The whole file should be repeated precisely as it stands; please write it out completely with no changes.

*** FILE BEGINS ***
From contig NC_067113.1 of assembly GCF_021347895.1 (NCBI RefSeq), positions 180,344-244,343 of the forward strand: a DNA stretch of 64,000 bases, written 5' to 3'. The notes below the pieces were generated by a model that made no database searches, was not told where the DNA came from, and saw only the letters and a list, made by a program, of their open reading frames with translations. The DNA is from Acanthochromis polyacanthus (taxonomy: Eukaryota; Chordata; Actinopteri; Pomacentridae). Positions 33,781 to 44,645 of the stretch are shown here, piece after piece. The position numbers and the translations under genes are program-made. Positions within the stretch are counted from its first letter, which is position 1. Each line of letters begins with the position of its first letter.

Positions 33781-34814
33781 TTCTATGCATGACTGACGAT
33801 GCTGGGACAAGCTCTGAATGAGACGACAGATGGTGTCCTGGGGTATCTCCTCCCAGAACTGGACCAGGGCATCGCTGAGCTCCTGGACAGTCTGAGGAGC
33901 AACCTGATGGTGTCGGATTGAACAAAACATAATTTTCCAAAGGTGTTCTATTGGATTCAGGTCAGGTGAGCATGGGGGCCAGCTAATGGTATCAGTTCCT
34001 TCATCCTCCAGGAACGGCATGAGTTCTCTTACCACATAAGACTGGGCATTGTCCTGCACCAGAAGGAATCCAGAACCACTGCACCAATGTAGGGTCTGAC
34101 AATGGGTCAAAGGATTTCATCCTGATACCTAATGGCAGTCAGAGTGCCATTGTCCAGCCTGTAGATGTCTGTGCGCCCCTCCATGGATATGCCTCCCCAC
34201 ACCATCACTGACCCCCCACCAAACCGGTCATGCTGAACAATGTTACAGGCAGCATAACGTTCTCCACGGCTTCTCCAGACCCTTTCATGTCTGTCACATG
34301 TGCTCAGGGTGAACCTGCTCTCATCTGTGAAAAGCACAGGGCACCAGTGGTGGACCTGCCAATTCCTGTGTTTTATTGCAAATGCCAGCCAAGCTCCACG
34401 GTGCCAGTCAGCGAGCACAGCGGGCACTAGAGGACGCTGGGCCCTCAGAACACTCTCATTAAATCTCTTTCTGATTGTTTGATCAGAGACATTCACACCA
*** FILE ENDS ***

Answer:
From contig NC_067113.1 of assembly GCF_021347895.1 (NCBI RefSeq), positions 180,344-244,343 of the forward strand: a DNA stretch of 64,000 bases, written 5' to 3'. The notes below the pieces were generated by a model that made no database searches, was not told where the DNA came from, and saw only the letters and a list, made by a program, of their open reading frames with translations. The DNA is from Acanthochromis polyacanthus (taxonomy: Eukaryota; Chordata; Actinopteri; Pomacentridae). Positions 33,781 to 44,645 of the stretch are shown here, piece after piece. The position numbers and the translations under genes are program-made. Positions within the stretch are counted from its first letter, which is position 1. Each line of letters begins with the position of its first letter.

Positions 33781-34814
33781 TTCTATGCATGACTGACGAT
33801 GCTGGGACAAGCTCTGAATGAGACGACAGATGGTGTCCTGGGGTATCTCCTCCCAGAACTGGACCAGGGCATCGCTGAGCTCCTGGACAGTCTGAGGAGC
33901 AACCTGATGGTGTCGGATTGAACAAAACATAATTTTCCAAAGGTGTTCTATTGGATTCAGGTCAGGTGAGCATGGGGGCCAGCTAATGGTATCAGTTCCT
34001 TCATCCTCCAGGAACGGCATGAGTTCTCTTACCACATAAGACTGGGCATTGTCCTGCACCAGAAGGAATCCAGAACCACTGCACCAATGTAGGGTCTGAC
34101 AATGGGTCAAAGGATTTCATCCTGATACCTAATGGCAGTCAGAGTGCCATTGTCCAGCCTGTAGATGTCTGTGCGCCCCTCCATGGATATGCCTCCCCAC
34201 ACCATCACTGACCCCCCACCAAACCGGTCATGCTGAACAATGTTACAGGCAGCATAACGTTCTCCACGGCTTCTCCAGACCCTTTCATGTCTGTCACATG
34301 TGCTCAGGGTGAACCTGCTCTCATCTGTGAAAAGCACAGGGCACCAGTGGTGGACCTGCCAATTCCTGTGTTTTATTGCAAATGCCAGCCAAGCTCCACG
34401 GTGCCAGTCAGCGAGCACAGCGGGCACTAGAGGACGCTGGGCCCTCAGAACACTCTCATTAAATCTCTTTCTGATTGTTTGATCAGAGACATTCACACCA